On Sunday, Oct. 28, supporters of the Pacific Hermitage, a small, local Buddhist monastery, will hold a potluck and traditional Thai alms-giving ceremony, called a Pah Bah, at the Mt. View Grange, 1085 N. Main Ave., in White Salmon.
The potluck meal will begin at 11 a.m. downstairs and the ceremony will begin at 1 p.m. on the main floor. There will be a children's program downstairs beginning at 12:30. Tours of the nearby Pacific Hermitage will begin at 3, with shuttles departing from the grange. Feel free to attend any or all of these activities.
Everyone is welcome. You are free to participate or just observe. The Pah Bah (pronounced paw-baw) will be like an open house, so it should be comfortable for those not familiar with Buddhist practices. English will be the primary language, although there will be some chanting in Pali (the language of the Buddha) for those who know the chants. You don't have to sit cross-legged. There will be plenty of chairs and the ceremony does not include meditation.
The Pah Bah tradition began in the Buddha's time as a way for lay supporters to offer the monks and nuns cloth for their robes. It has evolved into an opportunity for supporters to provide monks with a meal, necessary material goods and financial support for shelter and medical care.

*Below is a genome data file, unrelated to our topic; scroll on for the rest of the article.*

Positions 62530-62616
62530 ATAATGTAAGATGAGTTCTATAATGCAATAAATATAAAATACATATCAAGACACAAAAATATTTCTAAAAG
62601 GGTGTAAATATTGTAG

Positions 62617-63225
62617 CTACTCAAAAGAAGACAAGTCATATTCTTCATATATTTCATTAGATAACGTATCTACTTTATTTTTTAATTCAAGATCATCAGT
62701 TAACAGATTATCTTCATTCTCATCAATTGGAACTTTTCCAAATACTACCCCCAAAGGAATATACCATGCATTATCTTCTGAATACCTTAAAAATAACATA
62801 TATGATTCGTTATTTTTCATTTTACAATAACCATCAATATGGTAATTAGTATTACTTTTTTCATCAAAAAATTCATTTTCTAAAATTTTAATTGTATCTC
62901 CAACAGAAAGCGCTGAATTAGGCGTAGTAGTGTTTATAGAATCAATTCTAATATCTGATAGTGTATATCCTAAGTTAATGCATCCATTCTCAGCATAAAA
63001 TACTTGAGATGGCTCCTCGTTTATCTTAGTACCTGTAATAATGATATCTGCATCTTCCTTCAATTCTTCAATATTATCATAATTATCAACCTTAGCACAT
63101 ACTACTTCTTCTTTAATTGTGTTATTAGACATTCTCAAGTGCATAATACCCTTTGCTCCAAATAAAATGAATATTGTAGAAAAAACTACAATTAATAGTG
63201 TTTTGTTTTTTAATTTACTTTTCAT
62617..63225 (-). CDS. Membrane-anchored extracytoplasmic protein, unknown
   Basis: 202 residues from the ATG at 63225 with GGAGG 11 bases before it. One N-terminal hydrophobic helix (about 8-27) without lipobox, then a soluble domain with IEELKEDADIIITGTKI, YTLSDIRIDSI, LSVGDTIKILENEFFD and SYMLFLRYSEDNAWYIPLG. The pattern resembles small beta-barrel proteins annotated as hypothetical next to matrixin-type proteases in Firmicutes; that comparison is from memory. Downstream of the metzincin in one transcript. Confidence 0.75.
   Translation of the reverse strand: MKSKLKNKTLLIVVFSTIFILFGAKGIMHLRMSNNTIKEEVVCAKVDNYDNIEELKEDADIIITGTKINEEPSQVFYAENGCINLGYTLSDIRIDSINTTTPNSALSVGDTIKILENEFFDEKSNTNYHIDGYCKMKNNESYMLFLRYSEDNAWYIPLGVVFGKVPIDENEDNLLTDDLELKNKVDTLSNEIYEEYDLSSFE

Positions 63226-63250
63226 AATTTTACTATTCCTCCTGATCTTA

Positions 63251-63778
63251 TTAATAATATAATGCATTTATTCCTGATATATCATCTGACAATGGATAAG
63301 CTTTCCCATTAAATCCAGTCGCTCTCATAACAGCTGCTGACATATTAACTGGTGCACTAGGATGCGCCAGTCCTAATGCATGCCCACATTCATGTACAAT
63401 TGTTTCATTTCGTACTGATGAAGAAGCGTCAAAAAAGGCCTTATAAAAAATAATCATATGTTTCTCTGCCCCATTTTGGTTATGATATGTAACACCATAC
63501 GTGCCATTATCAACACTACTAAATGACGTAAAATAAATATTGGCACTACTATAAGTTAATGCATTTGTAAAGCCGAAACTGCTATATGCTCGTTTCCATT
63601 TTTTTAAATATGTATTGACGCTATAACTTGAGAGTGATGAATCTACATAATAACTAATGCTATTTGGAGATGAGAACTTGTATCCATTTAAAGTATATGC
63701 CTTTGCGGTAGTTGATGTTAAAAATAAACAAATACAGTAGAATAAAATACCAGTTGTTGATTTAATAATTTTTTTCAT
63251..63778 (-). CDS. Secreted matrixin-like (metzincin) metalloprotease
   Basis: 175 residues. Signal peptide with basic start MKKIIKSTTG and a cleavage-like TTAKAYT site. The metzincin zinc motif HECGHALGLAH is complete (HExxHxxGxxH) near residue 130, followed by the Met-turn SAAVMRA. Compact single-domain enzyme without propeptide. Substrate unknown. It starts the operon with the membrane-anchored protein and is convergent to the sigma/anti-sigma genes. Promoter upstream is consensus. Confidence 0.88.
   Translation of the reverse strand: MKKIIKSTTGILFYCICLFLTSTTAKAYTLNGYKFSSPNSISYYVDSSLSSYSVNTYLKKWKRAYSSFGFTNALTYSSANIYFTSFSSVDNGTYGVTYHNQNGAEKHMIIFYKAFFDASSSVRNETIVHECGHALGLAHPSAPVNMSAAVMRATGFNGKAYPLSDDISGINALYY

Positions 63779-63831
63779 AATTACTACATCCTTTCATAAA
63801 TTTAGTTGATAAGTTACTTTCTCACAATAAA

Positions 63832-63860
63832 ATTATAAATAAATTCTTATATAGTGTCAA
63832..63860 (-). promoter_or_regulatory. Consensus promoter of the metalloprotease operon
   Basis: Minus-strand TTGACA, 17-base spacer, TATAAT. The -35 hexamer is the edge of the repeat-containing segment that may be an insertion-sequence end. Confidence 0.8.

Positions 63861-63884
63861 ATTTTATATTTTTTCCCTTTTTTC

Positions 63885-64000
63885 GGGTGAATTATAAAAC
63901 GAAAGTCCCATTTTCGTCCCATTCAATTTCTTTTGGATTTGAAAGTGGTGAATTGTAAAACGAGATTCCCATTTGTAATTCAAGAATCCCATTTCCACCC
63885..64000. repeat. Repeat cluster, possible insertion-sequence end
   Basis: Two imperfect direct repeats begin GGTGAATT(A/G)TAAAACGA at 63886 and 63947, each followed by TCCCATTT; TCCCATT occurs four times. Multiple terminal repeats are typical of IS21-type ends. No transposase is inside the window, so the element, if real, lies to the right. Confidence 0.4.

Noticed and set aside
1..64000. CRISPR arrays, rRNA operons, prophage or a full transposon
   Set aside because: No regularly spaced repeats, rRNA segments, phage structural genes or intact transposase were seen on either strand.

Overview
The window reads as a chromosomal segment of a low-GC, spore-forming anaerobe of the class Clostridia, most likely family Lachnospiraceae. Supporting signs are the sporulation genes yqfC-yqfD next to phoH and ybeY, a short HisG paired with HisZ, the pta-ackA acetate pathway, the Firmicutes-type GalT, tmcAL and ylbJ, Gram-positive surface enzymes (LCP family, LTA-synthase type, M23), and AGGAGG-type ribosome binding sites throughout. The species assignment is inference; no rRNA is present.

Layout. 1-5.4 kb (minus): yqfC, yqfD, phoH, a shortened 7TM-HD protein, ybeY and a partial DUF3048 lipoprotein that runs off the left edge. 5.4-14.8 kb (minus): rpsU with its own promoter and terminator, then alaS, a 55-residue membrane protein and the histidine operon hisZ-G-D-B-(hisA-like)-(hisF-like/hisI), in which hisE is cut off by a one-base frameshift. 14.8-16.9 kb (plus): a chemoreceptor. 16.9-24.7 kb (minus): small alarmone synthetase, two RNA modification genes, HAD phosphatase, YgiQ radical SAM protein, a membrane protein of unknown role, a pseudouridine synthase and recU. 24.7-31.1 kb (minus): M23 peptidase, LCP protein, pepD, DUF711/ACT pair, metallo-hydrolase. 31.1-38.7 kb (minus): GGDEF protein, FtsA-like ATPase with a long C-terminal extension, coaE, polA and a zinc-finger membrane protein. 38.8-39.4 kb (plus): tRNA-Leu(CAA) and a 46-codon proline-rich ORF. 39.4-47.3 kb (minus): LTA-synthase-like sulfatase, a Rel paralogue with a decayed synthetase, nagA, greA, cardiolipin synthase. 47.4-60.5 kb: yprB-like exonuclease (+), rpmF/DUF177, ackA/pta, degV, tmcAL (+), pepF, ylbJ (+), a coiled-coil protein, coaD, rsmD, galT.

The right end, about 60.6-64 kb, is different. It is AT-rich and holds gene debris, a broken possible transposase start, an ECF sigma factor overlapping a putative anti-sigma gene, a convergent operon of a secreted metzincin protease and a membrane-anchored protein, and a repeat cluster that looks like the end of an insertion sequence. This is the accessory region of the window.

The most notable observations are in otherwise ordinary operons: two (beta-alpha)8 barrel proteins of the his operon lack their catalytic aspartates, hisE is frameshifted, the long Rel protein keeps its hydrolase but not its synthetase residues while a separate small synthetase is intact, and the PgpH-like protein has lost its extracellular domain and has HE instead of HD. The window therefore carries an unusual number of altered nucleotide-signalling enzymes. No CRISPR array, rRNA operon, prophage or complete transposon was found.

Although the Pah Bah is a ceremony for giving, attendees should not feel that they must make a donation. Donations should be made only if you feel moved to do so.
If you have questions about the meal, ceremony, tour or how to make monetary or other donations, please contact Scott Benge, firstname.lastname@example.org, 503-781-3588, or Joan Benge, email@example.com.
If you'd like to learn more about the Pacific Hermitage or opportunities to talk with the monks, you are welcome to check their Web site, www.pacifichermitage.org. Visitors are welcome at the Hermitage 11:30 a.m. to 1 p.m., or by previous arrangement. The Hermitage location is on the Web site.
The Pah Bah is sponsored by lay supporters from Thailand, Malaysia, Canada, and the United States. The abbots and senior monks from the Hermitage's parent monastery in California and other Buddhist monasteries in Oregon and Washington will be attending to honor and support the Hermitage.